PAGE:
"Ice Man" Plays Ethereal Music on Instruments Carved From Ice

A man playing an instrument made out of ice.

Dan Kitwood / Staff / Getty Images

The Ice Man cometh to London, in the rain. Terje Isungset, pioneer composer, creator and player of ice horns and the "iceophone" was playing his frozen instruments in a geodesic dome by the Thames River.

It couldn't have seemed less like home (in his native Norway). But it was still a stunning performance of ethereal, jazz-like music.

Terje Isungset performed with Lena Nymark who is a singer with a very pure voice. Her songs are wordless but haunting as the duo filled the cold room with tone poems about the mountains and the water.

Isungset is quite funny when he talks about his work. "This is not the easiest way to make music" he says as he picks up his ice horn. As the rain pelted down he said that the audience should think of it as last year's ice instruments being recycled.

The instruments have been carved from the ice in a Norwegian lake a year ago and kept frozen since then. Due to the warmish weather in London, his assistant (with Ice Crew written on the back of his red parka) was busy taking instruments on and off the stage, returning them to the freezer in between numbers.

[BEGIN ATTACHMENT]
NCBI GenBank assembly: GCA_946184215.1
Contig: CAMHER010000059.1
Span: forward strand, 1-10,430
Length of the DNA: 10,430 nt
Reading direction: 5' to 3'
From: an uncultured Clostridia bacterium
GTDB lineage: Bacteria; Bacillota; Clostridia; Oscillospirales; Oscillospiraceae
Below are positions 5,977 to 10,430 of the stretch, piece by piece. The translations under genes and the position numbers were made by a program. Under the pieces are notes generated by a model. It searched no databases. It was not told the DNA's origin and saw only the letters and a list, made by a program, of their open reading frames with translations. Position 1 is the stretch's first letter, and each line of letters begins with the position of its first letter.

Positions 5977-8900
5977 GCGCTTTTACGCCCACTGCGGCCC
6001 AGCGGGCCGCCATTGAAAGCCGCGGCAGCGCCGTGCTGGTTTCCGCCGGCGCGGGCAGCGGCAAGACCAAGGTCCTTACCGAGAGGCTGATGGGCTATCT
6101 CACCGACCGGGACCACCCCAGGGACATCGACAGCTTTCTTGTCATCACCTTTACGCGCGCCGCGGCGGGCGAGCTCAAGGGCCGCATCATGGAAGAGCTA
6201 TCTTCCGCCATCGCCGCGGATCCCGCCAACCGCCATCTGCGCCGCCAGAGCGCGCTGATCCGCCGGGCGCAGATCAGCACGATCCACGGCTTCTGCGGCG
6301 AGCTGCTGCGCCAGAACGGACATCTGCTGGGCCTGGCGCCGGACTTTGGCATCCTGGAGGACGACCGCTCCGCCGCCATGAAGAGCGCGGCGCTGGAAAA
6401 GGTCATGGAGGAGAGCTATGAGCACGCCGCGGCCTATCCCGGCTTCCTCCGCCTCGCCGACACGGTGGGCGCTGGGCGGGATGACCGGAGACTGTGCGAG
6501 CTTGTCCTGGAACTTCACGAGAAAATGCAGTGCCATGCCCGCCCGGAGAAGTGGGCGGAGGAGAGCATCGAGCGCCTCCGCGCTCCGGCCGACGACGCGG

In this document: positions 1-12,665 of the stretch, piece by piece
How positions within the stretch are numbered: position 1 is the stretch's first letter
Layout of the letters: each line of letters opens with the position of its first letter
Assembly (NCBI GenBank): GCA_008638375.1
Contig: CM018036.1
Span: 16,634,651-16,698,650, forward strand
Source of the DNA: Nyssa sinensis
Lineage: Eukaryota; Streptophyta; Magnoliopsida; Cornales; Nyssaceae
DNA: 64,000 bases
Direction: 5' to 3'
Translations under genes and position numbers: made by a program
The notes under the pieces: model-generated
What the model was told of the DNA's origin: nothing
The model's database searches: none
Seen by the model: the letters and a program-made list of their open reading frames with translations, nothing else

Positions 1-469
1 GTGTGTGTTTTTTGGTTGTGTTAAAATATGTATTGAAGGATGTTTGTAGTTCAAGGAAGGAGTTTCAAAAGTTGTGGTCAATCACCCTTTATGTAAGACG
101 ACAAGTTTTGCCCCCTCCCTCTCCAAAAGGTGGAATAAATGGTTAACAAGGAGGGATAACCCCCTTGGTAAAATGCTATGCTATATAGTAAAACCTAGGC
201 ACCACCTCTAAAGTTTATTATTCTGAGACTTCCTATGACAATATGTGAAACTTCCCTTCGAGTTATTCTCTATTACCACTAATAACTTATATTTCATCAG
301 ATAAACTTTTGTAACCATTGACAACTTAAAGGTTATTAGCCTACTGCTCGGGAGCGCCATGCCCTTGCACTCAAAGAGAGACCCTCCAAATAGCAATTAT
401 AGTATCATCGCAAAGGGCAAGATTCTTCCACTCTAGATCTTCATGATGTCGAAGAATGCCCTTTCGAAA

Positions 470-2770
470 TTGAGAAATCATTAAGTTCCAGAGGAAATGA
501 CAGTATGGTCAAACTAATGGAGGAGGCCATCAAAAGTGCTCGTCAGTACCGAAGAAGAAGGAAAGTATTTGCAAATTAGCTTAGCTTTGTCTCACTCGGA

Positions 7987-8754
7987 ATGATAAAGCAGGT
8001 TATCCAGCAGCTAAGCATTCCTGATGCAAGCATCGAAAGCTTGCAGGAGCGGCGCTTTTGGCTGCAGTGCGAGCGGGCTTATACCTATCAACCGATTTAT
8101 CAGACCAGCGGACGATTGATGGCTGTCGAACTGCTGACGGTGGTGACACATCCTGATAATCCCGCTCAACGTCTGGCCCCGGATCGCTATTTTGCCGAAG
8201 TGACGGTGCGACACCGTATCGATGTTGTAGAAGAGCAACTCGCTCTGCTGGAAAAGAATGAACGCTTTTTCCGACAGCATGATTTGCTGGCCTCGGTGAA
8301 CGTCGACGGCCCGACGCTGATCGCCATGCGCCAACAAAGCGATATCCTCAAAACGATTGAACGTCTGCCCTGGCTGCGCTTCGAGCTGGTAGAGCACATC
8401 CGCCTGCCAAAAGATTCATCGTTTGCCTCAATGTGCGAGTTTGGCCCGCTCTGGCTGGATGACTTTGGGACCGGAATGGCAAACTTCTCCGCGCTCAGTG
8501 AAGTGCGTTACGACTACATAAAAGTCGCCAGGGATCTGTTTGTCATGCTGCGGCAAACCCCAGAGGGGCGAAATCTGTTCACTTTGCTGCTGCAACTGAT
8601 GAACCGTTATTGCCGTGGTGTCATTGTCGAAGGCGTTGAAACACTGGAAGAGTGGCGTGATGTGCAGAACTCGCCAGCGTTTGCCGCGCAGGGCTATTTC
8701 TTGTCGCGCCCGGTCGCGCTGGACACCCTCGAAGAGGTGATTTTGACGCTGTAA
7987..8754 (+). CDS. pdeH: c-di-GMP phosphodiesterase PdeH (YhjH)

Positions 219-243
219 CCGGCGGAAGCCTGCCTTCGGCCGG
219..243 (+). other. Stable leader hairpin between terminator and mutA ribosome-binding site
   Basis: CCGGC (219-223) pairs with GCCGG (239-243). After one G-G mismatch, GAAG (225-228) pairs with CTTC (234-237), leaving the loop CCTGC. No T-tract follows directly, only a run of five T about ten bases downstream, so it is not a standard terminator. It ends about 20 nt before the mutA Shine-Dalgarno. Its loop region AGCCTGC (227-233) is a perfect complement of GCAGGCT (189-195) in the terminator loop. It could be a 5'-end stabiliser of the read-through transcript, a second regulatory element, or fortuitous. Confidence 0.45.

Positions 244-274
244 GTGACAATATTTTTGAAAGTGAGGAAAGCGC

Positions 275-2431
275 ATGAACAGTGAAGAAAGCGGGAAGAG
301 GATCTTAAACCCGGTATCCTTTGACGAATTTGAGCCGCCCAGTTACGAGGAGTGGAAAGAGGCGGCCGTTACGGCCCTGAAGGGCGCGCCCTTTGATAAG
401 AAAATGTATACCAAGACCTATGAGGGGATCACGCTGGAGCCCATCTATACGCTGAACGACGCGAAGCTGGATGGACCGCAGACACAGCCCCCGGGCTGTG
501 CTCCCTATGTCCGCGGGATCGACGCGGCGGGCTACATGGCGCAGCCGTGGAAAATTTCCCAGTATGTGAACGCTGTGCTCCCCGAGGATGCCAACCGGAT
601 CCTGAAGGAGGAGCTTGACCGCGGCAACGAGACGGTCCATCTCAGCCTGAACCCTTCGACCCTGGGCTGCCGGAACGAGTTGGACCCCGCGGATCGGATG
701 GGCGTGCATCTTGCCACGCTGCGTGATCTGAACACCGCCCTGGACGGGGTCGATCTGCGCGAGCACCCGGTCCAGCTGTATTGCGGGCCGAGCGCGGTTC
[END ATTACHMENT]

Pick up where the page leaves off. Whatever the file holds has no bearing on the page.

Other ice instruments used in the performance included an iceophone which was a xylophone, only made of ice bars. Sometimes he whistled so that it sounded like the wind. Some of the sounds are very gutteral.

The ice horn sounds just like a shofar (ram's horn). At times he makes short repetitive noises which are very reminiscent of sounds heard on the Jewish high holidays. The last piece was an environmental piece in honour of water. The last time he performed it was in Norway in the alps, in -33 C weather.

In between sets there was a sound and video installation projected on the walls of the dome. Visitors were meant to be "immersed in the sights and sounds of cracking ice and falling snowflakes." However due to the light outside and people inside this was less effective.

Isunset has been making his instruments out of ice for the last twenty years. He started experimenting with the sounds of stone and glass and then progressed to ice. There is a difference between natural ice and factory ice--the ice from the factories is "dead and has no sound". Even with the natural ice, some instruments have amazing tones whilst others have nothing.

So how does he do it? It's simple: "We travel to a place, find ice, then carve the instruments there, play the concerts, and then give the instruments back to nature where they belong. You can have 100 pieces of ice; they will all sound different. Perhaps three will sound fantastic. Nature decides whether it's possible to play or not: if it's too mild or windy, we can't."

Now he runs the Ice Music Festival in Geilo, Norway which is held at the time of January's full moon.